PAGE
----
All across the country newspapers publish stories about the local star athletes who are getting recruited by the top college coaches. These are great stories meant to fill communities in on what’s happening with their top local prep athletes. Unfortunately, these are also the stories that many parents and athletes use are their bases for understanding how the recruiting process works.
For 99% of recruits, your process will be nothing like the all-everything star DI recruit. I recently came across one such article written in the Las Vegas Sun about start quarterback Drew Doxtator (here is the article) and wanted to use it to explain some of the recruiting myths it promotes.
“Still waiting for a written scholarship offer”
Do you know why he is waiting for a scholarship offer, because the written offers can only be made during the national signing period. The first official offer can’t be made until February 5th of 2014 when the signing period for football begins. Anytime you hear about a scholarship offer or commitment from an athlete not in their senior year, it is unofficial, which means it officially means nothing.
“Has been contacted by more than 40 schools including Stanford, Wisconsin, UNLV…”
Most recruits will probably only have serious recruiting interest from 5-10 schools if they are proactive in contacting the coaches first. Chances are you do not have the raw athletic potential and combination of stats that is going to get college coaches trying to reach you. For many most of the players on college rosters, they were the ones who let the coach know they were interested in that school before the coach started recruiting them.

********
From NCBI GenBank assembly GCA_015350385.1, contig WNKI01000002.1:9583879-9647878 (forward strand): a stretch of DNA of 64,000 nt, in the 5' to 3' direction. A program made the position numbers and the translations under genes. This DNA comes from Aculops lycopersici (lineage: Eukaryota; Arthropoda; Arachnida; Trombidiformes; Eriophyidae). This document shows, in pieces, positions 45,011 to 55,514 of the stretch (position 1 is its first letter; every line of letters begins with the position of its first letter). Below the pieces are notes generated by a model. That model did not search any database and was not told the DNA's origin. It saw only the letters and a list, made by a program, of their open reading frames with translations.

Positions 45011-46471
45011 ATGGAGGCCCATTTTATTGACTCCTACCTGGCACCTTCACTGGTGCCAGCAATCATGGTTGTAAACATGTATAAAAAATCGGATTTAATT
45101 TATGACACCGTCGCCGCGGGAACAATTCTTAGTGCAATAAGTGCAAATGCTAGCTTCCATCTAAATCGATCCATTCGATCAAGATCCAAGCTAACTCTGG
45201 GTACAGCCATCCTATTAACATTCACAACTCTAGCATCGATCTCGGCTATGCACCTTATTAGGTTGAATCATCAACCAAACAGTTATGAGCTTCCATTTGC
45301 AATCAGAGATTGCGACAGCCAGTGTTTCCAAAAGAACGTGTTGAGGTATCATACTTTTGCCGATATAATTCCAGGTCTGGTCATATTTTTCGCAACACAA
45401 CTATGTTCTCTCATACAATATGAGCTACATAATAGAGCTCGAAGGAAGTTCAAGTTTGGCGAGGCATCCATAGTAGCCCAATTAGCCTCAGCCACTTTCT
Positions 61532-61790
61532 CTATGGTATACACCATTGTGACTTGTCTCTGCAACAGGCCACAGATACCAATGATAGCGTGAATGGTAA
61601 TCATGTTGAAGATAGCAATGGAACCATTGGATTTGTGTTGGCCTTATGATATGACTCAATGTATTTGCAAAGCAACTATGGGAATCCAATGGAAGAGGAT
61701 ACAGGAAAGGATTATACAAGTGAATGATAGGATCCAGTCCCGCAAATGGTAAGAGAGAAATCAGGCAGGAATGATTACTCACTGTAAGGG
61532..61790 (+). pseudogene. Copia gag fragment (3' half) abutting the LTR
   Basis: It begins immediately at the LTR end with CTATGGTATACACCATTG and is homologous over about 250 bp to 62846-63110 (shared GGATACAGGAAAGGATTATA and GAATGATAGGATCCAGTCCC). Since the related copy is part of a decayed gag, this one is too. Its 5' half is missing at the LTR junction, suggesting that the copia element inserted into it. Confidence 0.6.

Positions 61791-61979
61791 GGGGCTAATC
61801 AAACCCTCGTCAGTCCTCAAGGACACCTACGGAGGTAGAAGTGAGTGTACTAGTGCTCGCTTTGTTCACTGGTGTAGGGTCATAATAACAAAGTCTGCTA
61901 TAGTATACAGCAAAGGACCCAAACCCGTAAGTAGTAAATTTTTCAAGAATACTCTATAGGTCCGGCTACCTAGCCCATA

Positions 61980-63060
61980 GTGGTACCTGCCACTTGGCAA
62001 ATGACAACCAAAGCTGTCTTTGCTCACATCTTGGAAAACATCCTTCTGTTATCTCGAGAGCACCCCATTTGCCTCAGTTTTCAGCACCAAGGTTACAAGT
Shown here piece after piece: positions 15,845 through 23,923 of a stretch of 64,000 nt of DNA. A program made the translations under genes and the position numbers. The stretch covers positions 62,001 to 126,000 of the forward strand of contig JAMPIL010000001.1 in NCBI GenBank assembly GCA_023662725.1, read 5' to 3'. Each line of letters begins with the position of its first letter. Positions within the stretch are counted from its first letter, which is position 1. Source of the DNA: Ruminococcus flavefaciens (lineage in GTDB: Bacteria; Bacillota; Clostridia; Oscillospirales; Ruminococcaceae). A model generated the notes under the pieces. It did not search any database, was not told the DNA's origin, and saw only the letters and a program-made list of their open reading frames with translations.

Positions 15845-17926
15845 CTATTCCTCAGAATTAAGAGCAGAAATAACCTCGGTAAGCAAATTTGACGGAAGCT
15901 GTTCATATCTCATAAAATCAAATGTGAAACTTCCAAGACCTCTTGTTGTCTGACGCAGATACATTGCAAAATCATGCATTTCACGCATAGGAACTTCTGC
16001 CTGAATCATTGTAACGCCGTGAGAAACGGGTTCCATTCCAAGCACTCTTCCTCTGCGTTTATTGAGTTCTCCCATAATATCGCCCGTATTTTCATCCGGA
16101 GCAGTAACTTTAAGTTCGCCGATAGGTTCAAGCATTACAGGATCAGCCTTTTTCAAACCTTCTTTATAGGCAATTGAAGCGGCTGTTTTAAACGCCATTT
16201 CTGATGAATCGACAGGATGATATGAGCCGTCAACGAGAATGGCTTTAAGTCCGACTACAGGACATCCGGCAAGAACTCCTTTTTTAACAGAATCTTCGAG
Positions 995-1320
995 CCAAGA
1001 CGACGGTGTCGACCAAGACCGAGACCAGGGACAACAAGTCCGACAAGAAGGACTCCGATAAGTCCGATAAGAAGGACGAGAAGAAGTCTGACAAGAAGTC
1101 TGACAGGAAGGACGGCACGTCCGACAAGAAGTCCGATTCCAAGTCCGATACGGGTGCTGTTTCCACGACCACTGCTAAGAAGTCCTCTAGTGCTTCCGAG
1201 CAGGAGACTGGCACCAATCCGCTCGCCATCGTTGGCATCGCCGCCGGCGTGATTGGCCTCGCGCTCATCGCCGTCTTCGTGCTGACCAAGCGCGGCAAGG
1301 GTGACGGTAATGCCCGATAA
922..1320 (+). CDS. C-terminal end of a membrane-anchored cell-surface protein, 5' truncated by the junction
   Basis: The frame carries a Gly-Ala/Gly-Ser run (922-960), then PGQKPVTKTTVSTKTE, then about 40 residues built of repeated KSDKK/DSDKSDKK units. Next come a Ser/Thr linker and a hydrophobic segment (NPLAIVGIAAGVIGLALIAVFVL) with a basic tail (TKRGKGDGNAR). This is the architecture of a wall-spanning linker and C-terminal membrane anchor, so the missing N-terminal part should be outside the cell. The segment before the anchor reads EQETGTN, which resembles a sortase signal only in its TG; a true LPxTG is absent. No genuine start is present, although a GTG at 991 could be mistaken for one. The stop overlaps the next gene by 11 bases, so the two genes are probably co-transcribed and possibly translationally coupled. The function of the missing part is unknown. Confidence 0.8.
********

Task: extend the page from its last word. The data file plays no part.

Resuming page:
“He confirmed his status as an elite recruit… passing for 450 yards per game in a three game stretch…”
Too many recruits and parents are stats obsessed. We are always hearing complaints about not getting the minutes, looks, or opportunities to put up the numbers. The reality is your stats are only part of what coaches look at. There are major DI basketball players who scored under 10 points per game in high school and DIII athletes who averaged over 20 per game and were the best in the history of their school. Coaches recruit on ability and potential, stats don’t matter as much as you think.
“The kid gets a ton of mail, the college coaches all know who he is…”
You don’t need a ton of mail and every college coach to know who you are in order to have a successful recruiting process and receive a scholarship. Technically, you only need one coach to know about you, the right one. Don’t get caught up in stroking your ego with how many coaches you have contacting you or how much mail you receive. These are just for vanity; you want to use your time finding the school that is right for you. Make sure you establish a good relationship with the coaches that matter, not getting yet another school you will never attend to try and contact you.
“Recruiters are always calling…”
Too many athletes assume college coaches are going to be calling all of the time. This couldn’t be further from the truth. College coaches very rarely call just to see if an athlete is interested. When you hear situations like this where coaches are calling all of the time, it is because they have already sent letters, communicated over email and are just following up to continue to develop the relationship with a recruit. For the majority of recruits (this means you) the responsibility to stay up to date with coaches is yours.
This article might sound cynical but it is important you understand what recruiting is like for the majority of recruits. Being successful in finding a scholarship and getting recruited doesn’t require every coach know your name. You need to find the right school and find out if that coach is interested in you.
Do you have questions about what to do next? You can contact me on Google+ here.